Cover Story: Happiness

World Map of Happiness

In addition to gross national product, progressive politicians advocate also measuring the gross national happiness of their countries. A number of happiness researchers are working on just that. One result is the “World Map of Happiness” drawn up by researchers at the University of Leicester, UK, in 2006, for which psychologist Adrian White and his team evaluated data from more than 100 surveys by institutions such as the World Health Organisation WHO and UNESCO.

World map of happiness
Photo: Copyright 2006 SASI Group
(University of Sheffield) und
Mark Newman (University of Michigan).

As these surveys “only” measure the subjective sense of happiness reported by the approximately 80,000 respondents, their scientific value is limited. They do, however, provide interesting insights into different definitions of happiness in different cultures, and into universal happiness factors. In addition, they are largely confirmed by the results of a more recent, similar evaluation by Dutch happiness researcher Ruut Veenhoven of the Erasmus University Rotterdam.

So where are people happiest? In terms of the average feeling of happiness, the Danes lead White’s survey followed by Switzerland and Austria. Germany comes 35th out of 178 states; at the very bottom of the list is Burundi.

Most satisfied with their personal circumstances are people who live in countries with good healthcare, high growth rates and good access to education. European countries are included amongst the Top Ten – in addition to Denmark, Switzerland and Austria, these are Iceland, Finland and Sweden: they are all prosperous, have functioning healthcare and education systems, relatively low levels of unemployment and little social inequality. Despite their increasing prosperity, Asian countries such as China (82nd), Japan (90th) and India (125th) achieve relatively low ratings. The great sense of community and the strong collective identity characteristic of the people of these countries do not seem to promote happiness. According to the happiness researchers, freedom, democracy and the possibility of determining one’s own life and, for example, having an interesting, responsible job are far more conducive to increasing people’s happiness quotient.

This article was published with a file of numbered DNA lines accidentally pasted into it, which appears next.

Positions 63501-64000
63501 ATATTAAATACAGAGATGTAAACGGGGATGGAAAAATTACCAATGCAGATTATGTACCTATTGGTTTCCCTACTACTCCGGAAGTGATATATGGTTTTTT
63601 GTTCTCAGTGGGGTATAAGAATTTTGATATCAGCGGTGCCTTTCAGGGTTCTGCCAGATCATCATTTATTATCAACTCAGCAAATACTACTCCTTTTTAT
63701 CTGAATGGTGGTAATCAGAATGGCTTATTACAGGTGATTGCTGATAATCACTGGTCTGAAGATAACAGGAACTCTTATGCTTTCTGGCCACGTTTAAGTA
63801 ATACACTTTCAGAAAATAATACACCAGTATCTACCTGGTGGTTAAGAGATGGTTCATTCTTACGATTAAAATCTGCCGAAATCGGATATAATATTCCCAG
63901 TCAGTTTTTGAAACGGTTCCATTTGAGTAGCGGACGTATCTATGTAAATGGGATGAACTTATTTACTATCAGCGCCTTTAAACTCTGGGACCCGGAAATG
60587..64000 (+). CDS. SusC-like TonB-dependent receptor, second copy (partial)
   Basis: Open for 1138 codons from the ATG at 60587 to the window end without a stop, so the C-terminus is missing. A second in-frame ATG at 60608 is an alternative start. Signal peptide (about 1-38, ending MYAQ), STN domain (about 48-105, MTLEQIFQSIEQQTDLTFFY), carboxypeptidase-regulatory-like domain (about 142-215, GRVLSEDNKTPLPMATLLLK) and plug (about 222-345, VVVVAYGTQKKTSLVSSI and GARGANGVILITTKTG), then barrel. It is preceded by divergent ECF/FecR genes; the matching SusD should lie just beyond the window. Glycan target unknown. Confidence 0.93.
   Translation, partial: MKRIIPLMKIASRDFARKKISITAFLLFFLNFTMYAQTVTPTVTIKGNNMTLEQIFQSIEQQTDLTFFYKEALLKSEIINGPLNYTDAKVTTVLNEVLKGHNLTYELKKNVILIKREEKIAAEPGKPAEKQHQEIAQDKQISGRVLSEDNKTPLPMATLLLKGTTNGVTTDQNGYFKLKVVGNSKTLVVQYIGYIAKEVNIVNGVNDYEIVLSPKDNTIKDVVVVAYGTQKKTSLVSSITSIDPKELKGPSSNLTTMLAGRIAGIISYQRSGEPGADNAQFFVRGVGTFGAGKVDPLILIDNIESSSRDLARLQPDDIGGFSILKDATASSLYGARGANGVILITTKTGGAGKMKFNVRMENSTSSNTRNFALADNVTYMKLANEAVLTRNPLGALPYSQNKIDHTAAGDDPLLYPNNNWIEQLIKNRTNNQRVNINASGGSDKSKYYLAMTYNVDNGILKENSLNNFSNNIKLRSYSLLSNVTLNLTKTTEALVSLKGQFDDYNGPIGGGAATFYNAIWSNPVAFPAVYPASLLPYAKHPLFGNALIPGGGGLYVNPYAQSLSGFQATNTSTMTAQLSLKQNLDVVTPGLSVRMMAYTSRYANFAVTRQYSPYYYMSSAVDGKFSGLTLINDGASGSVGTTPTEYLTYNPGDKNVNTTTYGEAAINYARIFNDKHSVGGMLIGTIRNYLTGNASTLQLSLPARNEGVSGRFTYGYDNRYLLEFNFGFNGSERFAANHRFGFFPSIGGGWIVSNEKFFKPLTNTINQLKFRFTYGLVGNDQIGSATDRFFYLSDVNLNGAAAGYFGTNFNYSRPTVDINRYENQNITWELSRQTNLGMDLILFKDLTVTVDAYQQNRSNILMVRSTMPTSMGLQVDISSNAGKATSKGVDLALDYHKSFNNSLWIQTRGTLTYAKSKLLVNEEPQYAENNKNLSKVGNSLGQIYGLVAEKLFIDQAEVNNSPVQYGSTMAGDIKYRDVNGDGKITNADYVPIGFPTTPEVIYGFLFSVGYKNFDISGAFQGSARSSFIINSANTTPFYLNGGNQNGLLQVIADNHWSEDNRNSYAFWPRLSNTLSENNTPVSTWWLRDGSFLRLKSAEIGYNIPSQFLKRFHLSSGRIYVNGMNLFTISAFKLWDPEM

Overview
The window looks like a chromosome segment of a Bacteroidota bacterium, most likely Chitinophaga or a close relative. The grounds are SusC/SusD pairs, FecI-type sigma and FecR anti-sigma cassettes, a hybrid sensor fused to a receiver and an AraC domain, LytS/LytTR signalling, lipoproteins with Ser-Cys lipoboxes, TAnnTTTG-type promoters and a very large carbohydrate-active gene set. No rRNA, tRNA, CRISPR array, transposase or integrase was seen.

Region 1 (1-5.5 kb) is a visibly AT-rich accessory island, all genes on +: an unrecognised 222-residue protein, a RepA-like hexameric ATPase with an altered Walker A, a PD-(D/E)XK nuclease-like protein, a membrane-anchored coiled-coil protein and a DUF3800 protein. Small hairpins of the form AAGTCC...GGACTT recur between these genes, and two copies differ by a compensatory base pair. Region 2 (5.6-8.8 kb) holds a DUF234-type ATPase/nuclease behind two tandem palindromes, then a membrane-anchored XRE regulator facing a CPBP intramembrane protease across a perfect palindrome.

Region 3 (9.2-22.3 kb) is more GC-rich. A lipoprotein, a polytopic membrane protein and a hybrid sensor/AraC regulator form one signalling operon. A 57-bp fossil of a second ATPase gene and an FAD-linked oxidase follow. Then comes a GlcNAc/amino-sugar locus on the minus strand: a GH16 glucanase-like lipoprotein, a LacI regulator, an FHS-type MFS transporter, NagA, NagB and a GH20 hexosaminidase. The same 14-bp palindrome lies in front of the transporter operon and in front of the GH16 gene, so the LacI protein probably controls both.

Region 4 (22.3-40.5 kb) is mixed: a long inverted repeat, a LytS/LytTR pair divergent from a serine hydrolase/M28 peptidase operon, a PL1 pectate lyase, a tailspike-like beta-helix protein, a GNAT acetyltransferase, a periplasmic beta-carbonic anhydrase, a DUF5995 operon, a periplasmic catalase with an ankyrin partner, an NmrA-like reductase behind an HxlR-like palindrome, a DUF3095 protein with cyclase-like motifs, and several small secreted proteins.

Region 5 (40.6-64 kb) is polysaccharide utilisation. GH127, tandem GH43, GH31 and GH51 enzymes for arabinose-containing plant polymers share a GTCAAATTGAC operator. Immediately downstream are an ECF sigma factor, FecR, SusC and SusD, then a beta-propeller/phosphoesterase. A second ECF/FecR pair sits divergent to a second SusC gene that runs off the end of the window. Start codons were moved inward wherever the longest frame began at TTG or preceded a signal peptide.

published in Humboldt Kosmos 97/2011